Sitting across from one of America’s Test Kitchen chefs, you can’t not ask the question. It’s impossible. So I do. “What’s one tip everyone should know?” Chef Elle Simone kindly obliges. “If you have dry spices, you should not keep them for more than a year,” she is quick to tell me. Now I’m certain she gets asked this question often. She adds, “We keep it until it’s gone, honey; but after one year, let it go and get you some new ones — and get small ones,” she instructs with a chuckle that is both endearing and an affirmation — she gets us.
Simone is well-known as one of the hosts of the PBS show, America’s Test Kitchen, where she guides home cooks through expertly crafted recipes and techniques. But chef Elle, nicknamed “Culinary Oprah,” is more than a TV personality. Multi-talented both on- and off-screen, when she’s not cheffing, she’s producing, styling food or advocating for women of color in the food and beverage industry through her organization SheChef.
Advocating for the underrepresented has been a priority throughout Simone’s professional career. So when the former social worker noticed black classmates in her culinary program weren’t working in the industry post-graduation, she uncovered critical insight behind the disparity. “I started doing some statistical research through my school and interviewing students to find out where they were and what was happening to them,” she says. “And a lot of them were not staying in the industry because the income was too low.” Simone found this to be especially true for some of the women in her class. “If you’re a single mother you have to care for your children, so they would leave their passion for cooking and work at like FedEx or whatever, to do some other job.” And a number of black men in her class experienced different barriers. “They found it difficult to function in the abusive kitchen environment because some of the guys were in second-chance programs and they can’t take the risk of having someone trigger them at work and go back to the pen,” explains Simone.
Motivated to close the diversity and inclusion gap, Simone created SheChef. “I wanted to help people stay in the industry, doing the work that they love, while keeping the turnover low,” she says. “There are so many things we can do in the culinary industry that people don’t know about.”
SheChef is a professional networking and mentoring organization that gives access to industry insight, jobs, and opportunities. “I wanted to create these sort of Master Class environments where people could bring notepads, exchange ideas, and be supportive in a non-threatening environment,” Simone says. Community is at the core of SheChef’s purpose, giving black and brown women a space to connect. It’s something Simone wishes existed when she was a budding chef finding her place in the industry. “I feel like as a black woman chef I want to be supported, I want to have a voice and I want it to be heard. I want mentor. I want a mentee.”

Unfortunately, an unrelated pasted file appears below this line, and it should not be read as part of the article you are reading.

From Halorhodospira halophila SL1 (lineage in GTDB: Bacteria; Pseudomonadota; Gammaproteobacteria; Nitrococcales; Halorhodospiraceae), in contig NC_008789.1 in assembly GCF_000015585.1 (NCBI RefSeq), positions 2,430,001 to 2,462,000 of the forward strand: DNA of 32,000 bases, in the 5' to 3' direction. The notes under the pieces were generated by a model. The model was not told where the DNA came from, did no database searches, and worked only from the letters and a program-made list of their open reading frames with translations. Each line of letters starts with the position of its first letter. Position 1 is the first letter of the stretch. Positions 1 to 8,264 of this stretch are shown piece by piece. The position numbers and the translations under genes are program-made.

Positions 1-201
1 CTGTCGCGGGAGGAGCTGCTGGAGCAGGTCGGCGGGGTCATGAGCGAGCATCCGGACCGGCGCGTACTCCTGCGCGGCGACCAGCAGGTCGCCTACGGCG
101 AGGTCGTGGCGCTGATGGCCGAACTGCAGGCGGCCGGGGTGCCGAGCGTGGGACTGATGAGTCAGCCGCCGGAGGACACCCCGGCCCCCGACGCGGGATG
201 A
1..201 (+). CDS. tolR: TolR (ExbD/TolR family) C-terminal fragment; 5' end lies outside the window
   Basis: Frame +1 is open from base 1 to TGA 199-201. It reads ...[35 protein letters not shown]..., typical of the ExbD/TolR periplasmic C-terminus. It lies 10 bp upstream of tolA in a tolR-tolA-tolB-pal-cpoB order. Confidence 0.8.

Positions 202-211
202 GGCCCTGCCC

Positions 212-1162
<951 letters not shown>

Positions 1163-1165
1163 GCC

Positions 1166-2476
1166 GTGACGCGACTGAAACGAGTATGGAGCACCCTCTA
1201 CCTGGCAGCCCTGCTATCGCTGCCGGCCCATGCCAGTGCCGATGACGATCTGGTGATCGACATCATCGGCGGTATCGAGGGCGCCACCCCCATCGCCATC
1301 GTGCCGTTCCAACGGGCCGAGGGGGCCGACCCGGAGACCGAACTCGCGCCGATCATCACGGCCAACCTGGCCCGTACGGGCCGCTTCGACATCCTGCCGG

SheChef comes on the heels of movements like #MeToo and Black Lives Matter, but Simone has been doing this work for years. She acknowledges the impact of movements like these on amplifying voices of marginalized folks in the food and beverage industry. “People of color are only recently becoming part of the conversation in the culinary industry, I would say that I equate that to the #MeToo movement happening because it talks about safe spaces and inclusiveness and you can’t have those conversations without including people of color. I mean you could, but you’d look kind of crazy pretending that that’s not a part of it,” she says. The other part, she points out, is lack of capital. “People of color are not getting funding, not getting bank loans, so we first have to talk about the economic racism that exists and that’s really the root of it.”
Simone is a busy lady. When she’s not taping ATK in Boston she’s speaking on panels in cities across the country, all making me wonder how she has time for Elle. Lately, self-care has been a hot issue for many people, F&B professionals especially, and it’s something Simone doesn’t believe in making complicated. “I think self-care comes in many forms. It can mean a vacation or just drinking a healthy smoothie every morning. If I work a 14-day stretch, as long as I get my feet rubbed after, that’s self-care. For some it’s reading a book with their kids,” says Simone. “This idea of self-care comes with a lot of pressure because it makes people think that, ‘I have to take a week off,’ or ‘I have to do this,’ when self-care is really what you need for yourself. If it’s just not cooking and having a grilled cheese, that’s self-care — as long as you define what it is for yourself.”
If you read a few comments on Chef Elle’s Instagram you’ll see she’s an inspiration for many, making that “O” nickname a fitting one. With growing influence, Simone is slowly learning to embrace her new role. “I never thought of myself as a leader. I don’t know that anyone who is a true leader basks in the leadership because it’s hard, and it takes a lot of sacrifice, and once you start there’s no turning back. I guess it was just my destiny, I don’t know.” Simone gives a quick shrug and smile.